That is not how SuiteScript 2.0 works.

Instead of manually describing which functions the Script should call on specific events, we define that directly inside our module using the return of our callback function.

The keys of our output object are the event IDs, and the values are the functions to call on that event. Each script type has a dedicated page in the Help that defines its events and their IDs.

At this point, we have a complete SuiteScript 2.0 module that defines a Client Script! It’s time to upload it to NetSuite and test it out.

Testing the Module

  1. In NetSuite, navigate to Customization > Scripting > Scripts > New.
  2. Click the + icon and select your source file
  3. NetSuite automatically starts a Script record for us based on our JSDoc tags
  4. Name and deploy your script record, just like you would in SuiteScript 1.0
  5. Save the Script record

Notice after you save, the presence of our pageInit function has been automatically detected. We don’t have to tell NetSuite the name of the function, and we no longer have to worry about keeping the Script record in sync with the source file if we ever decide to change the name of our function.

Edit a Customer record (or whichever Record Type you deployed your Client Script to), and you should see your alert displayed.

Alright, we have our Client Script displaying a message, but we haven’t seen how the dependency management works. Let’s look at that now.

Importing NetSuite Modules as Dependencies

For SuiteScript 2.0, NetSuite has created a couple of modules that help us add UI components to our applications. One such module is called N/ui/message, which helps us display native status messages at the top of the record form. I want to replace our simple alert with a native message, so I’m going to leverage this N/ui/message module.

I’ve added the module name to our dependency list, and then I’ve added a corresponding parameter to my callback function. I can name this parameter whatever I wish; I have chosen to call it message. This is how I will reference the module’s functionality within my own module.

The N/ui/message module defines two methods of interest: one for creating an instance of a message (create), and one for actually showing the message (show).

We’ll replace our previous alert with calls to these two methods:

That’s all we need to change! Let’s upload our changes and see the message module in action. We edit our source file on our Script record just like we would with SuiteScript 1.0.

Refresh your Customer record in Edit mode, and you should now see a nice native message.

SS2 Native Message

There is our new message in all of its native glory.

Major Changes in 2.0

Some very important things to notice here that are stark differences from SuiteScript 1.0. Many of these we will explore in detail in future articles, but I believe it’s worth at least mentioning them here.

  1. The create method accepts a single Object parameter rather than a list of separate parameters. This is true for all 2.0 methods. This makes it so that you don’t have to remember the specific order of parameters, and specifying each option by name improves the readability for other developers.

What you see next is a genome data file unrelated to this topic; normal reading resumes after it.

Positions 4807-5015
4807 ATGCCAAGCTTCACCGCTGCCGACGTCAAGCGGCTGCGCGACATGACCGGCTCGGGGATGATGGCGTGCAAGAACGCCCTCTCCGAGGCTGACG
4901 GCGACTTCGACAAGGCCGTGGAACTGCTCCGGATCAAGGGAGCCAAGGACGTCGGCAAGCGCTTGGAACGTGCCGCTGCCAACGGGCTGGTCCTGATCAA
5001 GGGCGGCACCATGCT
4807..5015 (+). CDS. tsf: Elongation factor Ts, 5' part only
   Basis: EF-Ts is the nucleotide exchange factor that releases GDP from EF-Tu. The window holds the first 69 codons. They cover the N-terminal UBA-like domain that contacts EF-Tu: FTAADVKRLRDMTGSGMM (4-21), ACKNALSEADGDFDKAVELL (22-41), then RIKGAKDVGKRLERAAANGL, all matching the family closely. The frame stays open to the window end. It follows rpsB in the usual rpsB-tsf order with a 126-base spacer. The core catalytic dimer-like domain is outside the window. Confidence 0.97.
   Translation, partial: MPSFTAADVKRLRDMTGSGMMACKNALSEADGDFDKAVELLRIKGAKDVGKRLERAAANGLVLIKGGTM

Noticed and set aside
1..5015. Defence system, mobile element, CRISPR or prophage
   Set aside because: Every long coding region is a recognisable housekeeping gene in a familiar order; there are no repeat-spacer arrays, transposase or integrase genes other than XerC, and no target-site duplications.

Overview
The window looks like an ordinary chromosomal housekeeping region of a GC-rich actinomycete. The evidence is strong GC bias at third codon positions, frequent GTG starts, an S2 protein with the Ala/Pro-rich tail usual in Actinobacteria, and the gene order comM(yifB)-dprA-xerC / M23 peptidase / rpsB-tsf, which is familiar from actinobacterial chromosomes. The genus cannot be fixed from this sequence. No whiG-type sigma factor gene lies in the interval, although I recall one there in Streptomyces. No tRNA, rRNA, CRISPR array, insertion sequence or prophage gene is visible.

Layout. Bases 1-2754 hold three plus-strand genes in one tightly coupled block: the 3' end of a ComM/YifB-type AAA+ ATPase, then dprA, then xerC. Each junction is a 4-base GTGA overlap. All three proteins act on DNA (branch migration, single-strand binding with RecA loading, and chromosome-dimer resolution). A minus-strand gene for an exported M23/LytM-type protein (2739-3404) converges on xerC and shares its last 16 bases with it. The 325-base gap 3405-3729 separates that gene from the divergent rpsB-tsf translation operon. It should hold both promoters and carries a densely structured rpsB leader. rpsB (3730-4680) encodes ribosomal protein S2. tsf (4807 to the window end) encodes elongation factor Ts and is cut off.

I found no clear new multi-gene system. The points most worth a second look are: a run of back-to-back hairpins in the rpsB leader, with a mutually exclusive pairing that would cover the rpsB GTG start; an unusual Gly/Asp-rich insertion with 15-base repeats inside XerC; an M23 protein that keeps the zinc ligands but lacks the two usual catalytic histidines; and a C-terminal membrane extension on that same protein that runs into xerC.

2. Notice that I was able to chain the create and show methods together. This is called a “fluent API”, and nearly all SuiteScript 2.0 objects support it.
  3. Lastly, notice the enumeration that we use for the type option. Instead of using raw String IDs everywhere for things like Record Types, Search types, and more, SuiteScript 2.0 has created enumerations instead. In my opinion, this is a welcome relief from using magic strings everywhere and replacing them with programmatic Object references.
  4. Modules have replaced unstructured files
  5. There is not a 1:1 relationship between functions in 1.0 and 2.0. Some 1.0 functions have been broken up into multiple 2.0 functions, 2.0 adds some additional functionality, and some 1.0 functions don’t even appear in 2.0.
  6. Sublist indices now start at 0 instead of 1.
  7. Client Script recalc event has been replaced by sublistChanged event.
  8. A new “Map/Reduce” script type has been introduced to handle bulk processing. This script can be run on a schedule, automatically leverages multiple queues and is supposed to manage its own governance usage.
  9. SuiteScript 2.0 is supposed to perform faster. I do not have any metrics to definitively say either way, but NetSuite has stated that SuiteScript 2.0 performs faster than 1.0.

Cohabitation Rules

As long as 1.0 is still supported, there are some rules governing the cohabitation of the two script versions:

  1. 1.0 and 2.0 cannot intermix within the same script
    • You cannot use 2.0 modules as 1.0 Library Scripts
    • You cannot include 1.0 files as 2.0 dependencies
  2. The two versions can intermix in the same account, in the same application, and can even be deployed on the same record.

Conclusion

The module is the foundation of SuiteScript 2.0; not only can we leverage NetSuite’s provided modules, but we can create our own custom modules as well. We’ll explore this later in the series.